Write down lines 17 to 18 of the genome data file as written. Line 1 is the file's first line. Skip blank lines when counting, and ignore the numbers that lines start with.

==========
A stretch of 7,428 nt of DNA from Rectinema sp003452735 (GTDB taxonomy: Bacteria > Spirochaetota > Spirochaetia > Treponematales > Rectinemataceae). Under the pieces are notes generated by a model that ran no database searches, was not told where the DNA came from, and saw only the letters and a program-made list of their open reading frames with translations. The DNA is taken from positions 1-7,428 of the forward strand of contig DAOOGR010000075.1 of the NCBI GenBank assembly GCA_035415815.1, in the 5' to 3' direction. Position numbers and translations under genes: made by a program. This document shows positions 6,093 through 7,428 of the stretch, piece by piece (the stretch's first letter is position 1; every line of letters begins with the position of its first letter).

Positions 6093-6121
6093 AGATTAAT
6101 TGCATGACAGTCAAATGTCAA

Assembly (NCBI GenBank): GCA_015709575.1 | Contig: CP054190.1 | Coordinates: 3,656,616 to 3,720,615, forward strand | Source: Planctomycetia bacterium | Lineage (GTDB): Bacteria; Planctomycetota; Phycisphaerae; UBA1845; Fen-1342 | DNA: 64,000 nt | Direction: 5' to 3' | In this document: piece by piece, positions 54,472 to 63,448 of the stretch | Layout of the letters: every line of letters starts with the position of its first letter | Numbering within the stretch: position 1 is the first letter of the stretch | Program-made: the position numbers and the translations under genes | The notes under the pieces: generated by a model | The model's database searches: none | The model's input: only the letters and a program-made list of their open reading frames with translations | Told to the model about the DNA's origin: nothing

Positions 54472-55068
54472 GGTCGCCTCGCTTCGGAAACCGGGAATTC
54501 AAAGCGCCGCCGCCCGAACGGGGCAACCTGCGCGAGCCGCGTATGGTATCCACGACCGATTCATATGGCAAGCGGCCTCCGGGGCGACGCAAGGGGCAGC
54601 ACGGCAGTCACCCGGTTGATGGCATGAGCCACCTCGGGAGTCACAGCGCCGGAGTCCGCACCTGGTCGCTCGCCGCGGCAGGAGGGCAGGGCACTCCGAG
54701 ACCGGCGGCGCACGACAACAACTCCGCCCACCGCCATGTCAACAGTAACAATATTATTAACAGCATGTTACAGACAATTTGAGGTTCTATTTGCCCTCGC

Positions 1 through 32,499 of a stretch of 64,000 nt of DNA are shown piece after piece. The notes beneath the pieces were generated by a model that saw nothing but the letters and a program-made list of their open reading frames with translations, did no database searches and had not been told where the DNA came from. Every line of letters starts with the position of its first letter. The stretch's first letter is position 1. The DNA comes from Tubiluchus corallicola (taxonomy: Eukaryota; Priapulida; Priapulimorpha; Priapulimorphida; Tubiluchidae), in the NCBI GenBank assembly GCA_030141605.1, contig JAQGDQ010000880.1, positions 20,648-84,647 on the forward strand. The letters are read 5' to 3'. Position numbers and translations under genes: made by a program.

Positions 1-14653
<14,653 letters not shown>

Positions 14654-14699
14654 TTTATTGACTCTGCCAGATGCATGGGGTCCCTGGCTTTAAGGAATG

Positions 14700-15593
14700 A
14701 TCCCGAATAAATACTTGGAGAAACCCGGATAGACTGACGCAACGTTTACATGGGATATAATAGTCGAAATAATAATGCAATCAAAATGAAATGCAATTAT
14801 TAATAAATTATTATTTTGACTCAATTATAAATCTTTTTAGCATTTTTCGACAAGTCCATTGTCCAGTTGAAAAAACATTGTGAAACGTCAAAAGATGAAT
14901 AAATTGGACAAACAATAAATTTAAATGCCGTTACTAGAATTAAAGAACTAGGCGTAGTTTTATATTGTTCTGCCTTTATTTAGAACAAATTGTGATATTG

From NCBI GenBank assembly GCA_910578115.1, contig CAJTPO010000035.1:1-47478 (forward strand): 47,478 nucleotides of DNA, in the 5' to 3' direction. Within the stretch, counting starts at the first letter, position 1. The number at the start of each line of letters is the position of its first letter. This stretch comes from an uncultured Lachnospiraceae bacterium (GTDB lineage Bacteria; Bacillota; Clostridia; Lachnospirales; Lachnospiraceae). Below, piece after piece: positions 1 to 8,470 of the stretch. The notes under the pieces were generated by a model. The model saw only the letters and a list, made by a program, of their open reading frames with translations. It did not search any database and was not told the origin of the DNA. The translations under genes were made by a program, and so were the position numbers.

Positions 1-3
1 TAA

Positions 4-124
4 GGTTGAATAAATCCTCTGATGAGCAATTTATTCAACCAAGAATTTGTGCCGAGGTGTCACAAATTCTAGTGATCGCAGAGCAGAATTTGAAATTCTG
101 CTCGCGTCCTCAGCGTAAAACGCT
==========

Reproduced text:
14700 A
14701 TCCCGAATAAATACTTGGAGAAACCCGGATAGACTGACGCAACGTTTACATGGGATATAATAGTCGAAATAATAATGCAATCAAAATGAAATGCAATTAT